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Unlocking the Value: Are Old Pennies Worth Anything, and Who Buys Them?

Jon Warren
Pennies, those small copper coins often overlooked in our pockets and purses, may hold surprising value beyond their nominal worth. Many people wonder if their collection of old pennies is worth anything and who might be interested in purchasing them. Let's delve into the world of numismatics to uncover the potential value of old pennies and explore the market for these historic coins.

There are people who make a very good side hustle out of buying and selling old wheat pennies. They make dollars on the penny (LOL)! They find large lots of old pennies then turn around and sell them for a profit. How much do they get? Usually they can sell them for around $3.50 per pound of old pennies. Penny dealers will buy any quantity up to 100,000 coins or 1000 pounds in weight. You should know that there are roughly 150 pennies per pound.

A wheat penny is any penny dated from 1909 to 1958. They are called "wheat pennies" because they have a sheaf of wheat on the reverse, or backside of the coin. In 1959, the sheaf of wheat was replaced with the Lincoln memorial, which is still on the reverse of our pennies today.

Wheat pennies were produced starting in 1909 to commemorate the 100th anniversary of Lincoln's birth. They were first issued on 2 August 1909 and were the first U.S. coins to feature a real person (Abraham Lincoln). As the coins began to circulate, controversy broke out over the letters V.D.B. on the coin, which were located on the bottom of the reverse side and were the initials of the penny's designer, Victor David Brenner. Many people thought that the New York sculptor’s initials did not need to be on the coin or were too prominent. Other people did not understand the meaning behind the initials or their purpose. One of the most valuable of the wheat pennies is a 1909 date with an S mint mark and the VDB initials in prominence. It is called the 1909 SVDB and can sell for as much as $1,000.00 or more in uncirculated 'like new' condition.

Wheat pennies are very common, but some rare dates are worth dollars, not pennies. However, they are rare for a reason. You could spend a lifetime searching through mountains of wheat pennies and never find a rare date. Finding a rare penny is like winning the lottery.

It is much more profitable to deal in bulk. Buy them whenever you have the chance at flea markets, yard sales, estate sales, then turn around and sell them to a reputable penny buyer for a profit.

Understanding the Value

The value of old pennies can vary significantly based on factors such as rarity, condition, and historical significance. While most pennies circulated in the United States are common and hold little numismatic value, certain rare dates, mint marks, and errors can make a penny worth considerably more to collectors.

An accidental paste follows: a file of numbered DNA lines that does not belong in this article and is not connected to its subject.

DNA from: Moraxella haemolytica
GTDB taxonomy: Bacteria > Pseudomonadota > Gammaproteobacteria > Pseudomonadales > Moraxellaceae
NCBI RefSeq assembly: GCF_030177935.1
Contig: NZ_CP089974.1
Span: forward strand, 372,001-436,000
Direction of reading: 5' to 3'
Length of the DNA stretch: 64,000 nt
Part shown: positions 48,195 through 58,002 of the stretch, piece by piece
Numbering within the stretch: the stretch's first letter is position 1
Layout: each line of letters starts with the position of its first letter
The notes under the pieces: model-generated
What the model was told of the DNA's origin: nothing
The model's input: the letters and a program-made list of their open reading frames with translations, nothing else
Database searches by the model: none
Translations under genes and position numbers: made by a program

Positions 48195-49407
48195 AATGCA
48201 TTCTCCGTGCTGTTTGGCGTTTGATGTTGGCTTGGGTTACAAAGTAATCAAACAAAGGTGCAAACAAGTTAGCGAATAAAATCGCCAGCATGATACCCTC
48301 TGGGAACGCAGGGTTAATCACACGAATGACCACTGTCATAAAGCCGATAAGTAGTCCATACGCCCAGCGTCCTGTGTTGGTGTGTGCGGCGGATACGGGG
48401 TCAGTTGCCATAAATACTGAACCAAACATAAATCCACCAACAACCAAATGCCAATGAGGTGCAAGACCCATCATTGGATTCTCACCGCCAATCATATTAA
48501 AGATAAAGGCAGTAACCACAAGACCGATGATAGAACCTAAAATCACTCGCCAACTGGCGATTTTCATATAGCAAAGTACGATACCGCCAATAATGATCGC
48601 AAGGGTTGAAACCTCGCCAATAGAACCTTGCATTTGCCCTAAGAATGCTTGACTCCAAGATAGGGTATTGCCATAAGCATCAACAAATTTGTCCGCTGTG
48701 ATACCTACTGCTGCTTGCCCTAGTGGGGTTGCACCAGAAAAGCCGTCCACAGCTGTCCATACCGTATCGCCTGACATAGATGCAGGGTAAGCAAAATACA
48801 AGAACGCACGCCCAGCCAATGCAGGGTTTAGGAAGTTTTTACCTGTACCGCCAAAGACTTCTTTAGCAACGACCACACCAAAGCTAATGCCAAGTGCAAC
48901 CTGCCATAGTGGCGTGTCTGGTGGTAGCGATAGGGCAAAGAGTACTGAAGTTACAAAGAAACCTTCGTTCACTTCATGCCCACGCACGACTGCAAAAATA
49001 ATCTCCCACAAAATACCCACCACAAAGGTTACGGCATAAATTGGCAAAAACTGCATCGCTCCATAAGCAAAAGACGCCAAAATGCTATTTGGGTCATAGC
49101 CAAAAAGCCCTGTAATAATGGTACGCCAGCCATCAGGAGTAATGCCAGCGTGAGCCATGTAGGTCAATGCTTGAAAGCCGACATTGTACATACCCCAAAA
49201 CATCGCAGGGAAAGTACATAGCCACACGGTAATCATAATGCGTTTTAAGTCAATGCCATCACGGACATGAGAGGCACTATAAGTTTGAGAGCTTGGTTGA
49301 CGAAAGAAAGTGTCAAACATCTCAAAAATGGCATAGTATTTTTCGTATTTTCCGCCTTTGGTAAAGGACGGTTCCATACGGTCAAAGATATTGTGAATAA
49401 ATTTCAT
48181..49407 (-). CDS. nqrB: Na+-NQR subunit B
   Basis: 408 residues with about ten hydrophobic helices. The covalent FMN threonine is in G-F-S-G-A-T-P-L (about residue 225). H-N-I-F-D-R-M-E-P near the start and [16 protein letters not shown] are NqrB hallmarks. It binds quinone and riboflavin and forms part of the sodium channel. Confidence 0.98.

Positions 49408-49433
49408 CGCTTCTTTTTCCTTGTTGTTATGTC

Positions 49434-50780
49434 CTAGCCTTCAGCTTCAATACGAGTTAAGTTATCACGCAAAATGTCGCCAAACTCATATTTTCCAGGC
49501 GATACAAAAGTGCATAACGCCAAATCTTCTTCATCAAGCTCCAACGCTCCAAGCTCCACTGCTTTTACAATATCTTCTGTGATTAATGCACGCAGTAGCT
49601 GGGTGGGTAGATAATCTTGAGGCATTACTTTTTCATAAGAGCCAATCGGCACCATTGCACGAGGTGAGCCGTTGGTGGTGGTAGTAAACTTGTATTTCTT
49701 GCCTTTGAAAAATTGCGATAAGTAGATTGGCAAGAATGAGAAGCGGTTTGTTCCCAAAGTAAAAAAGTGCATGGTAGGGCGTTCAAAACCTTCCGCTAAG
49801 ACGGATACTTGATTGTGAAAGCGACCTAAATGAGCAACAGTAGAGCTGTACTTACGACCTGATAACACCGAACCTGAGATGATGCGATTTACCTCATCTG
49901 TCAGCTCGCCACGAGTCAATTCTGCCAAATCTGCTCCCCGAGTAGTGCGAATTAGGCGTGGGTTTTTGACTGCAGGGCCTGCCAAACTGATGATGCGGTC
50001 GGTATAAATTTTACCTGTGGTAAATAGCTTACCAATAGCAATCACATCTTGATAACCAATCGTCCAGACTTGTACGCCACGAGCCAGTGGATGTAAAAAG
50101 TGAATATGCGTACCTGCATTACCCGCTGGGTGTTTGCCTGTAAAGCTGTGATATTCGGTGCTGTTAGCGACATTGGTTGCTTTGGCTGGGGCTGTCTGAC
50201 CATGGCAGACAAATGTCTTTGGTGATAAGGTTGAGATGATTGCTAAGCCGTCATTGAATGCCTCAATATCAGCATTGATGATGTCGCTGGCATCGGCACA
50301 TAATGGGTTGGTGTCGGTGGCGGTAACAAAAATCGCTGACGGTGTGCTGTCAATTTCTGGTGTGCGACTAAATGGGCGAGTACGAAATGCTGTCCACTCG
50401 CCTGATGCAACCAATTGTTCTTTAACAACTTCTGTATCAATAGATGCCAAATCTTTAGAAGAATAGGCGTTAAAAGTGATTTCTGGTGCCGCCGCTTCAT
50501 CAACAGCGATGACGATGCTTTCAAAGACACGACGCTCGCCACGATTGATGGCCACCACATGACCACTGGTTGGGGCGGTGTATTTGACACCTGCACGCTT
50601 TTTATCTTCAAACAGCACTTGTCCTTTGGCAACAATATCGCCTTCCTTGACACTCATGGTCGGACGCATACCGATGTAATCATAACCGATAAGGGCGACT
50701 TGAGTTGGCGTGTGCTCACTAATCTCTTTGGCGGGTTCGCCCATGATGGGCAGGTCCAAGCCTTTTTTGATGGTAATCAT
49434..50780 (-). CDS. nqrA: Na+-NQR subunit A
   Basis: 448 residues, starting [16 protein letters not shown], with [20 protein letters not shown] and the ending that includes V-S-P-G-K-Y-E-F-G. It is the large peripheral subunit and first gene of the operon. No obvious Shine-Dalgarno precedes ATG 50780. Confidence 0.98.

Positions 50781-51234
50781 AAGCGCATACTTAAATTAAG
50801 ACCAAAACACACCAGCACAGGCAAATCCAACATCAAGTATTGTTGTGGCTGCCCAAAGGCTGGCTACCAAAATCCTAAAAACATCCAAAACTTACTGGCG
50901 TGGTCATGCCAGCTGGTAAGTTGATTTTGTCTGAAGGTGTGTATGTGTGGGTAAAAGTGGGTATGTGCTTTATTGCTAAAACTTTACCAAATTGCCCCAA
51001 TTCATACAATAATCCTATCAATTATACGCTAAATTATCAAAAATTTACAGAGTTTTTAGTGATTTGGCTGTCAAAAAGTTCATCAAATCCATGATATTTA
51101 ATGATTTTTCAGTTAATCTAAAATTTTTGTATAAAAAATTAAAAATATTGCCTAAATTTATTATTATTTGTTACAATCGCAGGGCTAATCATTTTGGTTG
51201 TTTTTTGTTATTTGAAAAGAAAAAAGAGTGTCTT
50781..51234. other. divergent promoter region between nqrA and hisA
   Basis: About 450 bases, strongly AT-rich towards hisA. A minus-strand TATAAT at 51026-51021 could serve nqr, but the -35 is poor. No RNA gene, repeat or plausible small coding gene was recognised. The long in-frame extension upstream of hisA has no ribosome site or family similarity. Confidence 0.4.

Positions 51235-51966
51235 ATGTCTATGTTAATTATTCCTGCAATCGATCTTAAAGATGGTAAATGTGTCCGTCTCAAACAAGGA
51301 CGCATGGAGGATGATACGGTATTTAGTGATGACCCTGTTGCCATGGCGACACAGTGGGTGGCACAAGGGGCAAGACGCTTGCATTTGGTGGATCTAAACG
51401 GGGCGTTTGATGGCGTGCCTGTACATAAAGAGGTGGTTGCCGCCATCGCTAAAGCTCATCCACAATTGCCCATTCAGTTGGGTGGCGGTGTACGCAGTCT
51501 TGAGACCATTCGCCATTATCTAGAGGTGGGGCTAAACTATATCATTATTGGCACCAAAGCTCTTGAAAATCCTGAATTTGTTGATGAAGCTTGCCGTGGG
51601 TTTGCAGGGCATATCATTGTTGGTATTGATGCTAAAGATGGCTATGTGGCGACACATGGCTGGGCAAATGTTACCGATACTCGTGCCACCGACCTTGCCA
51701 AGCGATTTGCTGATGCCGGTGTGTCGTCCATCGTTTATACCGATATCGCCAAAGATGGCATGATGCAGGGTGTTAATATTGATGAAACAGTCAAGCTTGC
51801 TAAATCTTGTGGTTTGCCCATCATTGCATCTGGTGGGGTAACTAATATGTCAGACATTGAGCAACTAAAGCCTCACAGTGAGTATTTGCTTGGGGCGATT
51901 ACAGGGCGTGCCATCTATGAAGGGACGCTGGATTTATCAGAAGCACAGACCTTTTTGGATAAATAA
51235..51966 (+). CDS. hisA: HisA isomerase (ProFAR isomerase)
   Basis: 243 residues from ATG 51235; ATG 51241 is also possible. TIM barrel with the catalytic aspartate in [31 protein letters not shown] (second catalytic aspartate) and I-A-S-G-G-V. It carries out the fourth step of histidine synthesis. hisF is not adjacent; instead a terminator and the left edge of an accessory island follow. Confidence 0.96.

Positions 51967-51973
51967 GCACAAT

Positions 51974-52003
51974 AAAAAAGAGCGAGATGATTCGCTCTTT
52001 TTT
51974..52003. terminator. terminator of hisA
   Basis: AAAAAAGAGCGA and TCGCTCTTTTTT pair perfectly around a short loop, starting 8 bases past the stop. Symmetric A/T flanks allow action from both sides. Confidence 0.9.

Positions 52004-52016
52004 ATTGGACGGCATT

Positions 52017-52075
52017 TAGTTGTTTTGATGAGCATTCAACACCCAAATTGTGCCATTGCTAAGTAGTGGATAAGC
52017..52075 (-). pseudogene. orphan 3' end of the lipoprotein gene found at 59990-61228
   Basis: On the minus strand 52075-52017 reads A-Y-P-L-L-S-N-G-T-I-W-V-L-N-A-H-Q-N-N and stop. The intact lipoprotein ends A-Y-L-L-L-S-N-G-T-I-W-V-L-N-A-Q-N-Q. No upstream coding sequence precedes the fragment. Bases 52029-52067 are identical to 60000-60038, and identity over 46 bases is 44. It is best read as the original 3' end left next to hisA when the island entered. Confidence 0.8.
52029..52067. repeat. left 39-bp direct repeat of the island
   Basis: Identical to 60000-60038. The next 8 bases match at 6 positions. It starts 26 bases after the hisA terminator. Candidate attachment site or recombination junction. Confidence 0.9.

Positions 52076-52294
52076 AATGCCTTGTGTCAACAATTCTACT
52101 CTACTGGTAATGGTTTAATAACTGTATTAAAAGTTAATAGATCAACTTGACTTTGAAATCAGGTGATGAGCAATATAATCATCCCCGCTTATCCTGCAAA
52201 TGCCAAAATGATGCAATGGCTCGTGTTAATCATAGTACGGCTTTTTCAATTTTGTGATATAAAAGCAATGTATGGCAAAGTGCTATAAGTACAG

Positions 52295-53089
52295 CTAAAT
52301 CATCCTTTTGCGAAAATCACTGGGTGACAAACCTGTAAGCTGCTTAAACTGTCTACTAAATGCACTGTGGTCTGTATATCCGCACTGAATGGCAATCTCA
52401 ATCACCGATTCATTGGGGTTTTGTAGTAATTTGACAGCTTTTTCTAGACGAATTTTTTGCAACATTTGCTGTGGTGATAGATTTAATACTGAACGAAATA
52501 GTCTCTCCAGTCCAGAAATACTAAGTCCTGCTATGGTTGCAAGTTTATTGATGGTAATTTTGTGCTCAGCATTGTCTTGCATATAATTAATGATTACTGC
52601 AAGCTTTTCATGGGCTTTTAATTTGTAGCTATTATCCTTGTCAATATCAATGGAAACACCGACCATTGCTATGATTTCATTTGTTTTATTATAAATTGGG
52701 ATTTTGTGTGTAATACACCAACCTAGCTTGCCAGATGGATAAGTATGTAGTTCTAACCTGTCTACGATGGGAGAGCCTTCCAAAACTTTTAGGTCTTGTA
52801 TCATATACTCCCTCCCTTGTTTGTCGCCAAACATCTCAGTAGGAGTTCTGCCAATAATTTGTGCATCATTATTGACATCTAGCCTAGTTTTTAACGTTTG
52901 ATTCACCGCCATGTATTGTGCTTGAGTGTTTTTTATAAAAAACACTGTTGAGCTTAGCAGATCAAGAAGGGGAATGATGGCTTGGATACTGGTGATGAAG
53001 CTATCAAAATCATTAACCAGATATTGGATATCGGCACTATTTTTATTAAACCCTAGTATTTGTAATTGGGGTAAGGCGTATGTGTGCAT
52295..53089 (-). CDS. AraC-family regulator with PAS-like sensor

Rare Dates and Mint Marks

Pennies minted in specific years or bearing unique mint marks are often highly sought after by collectors. For example, the 1909-S VDB Lincoln cent, featuring the initials of designer Victor David Brenner, is considered a numismatic treasure due to its low mintage and historical significance. Similarly, pennies from the early years of the United States Mint, such as the 1793 Chain cent or the 1799 "9 over 8" variety, command premium prices at auction.

Error Coins

Mistakes during the minting process can also lead to valuable error coins. Examples include double strikes, off-center strikes, and die cracks, among others. Collectors are often drawn to these unique specimens due to their rarity and the intriguing stories behind their production.

Condition Matters

In the world of coin collecting, condition is paramount. Coins in pristine, uncirculated condition are highly desirable and can command significant premiums compared to their more worn counterparts. Factors such as luster, surface preservation, and absence of blemishes play crucial roles in determining a coin's grade and, consequently, its value.

The Market for Old Pennies

Numerous avenues exist for selling old pennies, ranging from online marketplaces and auction houses to coin shops and specialized dealers. Collectors and enthusiasts actively seek out these coins to add to their collections or invest in numismatic assets.

Who Buys Old Pennies?

Coin collectors, investors, and dealers are the primary buyers of old pennies. Collectors often pursue specific date and mint mark combinations to complete sets or assemble thematic collections. Investors may view old pennies as tangible assets with potential for appreciation over time, particularly in the case of rare or historically significant specimens. Dealers, meanwhile, buy and sell old pennies as part of their numismatic business, leveraging their expertise to assess value and negotiate transactions.


While not every old penny is worth a fortune, many hold value beyond their face value to collectors and investors alike. By understanding the factors that contribute to a penny's worth and exploring the vibrant market for these historic coins, individuals can unlock the hidden treasures lurking within their coin collections.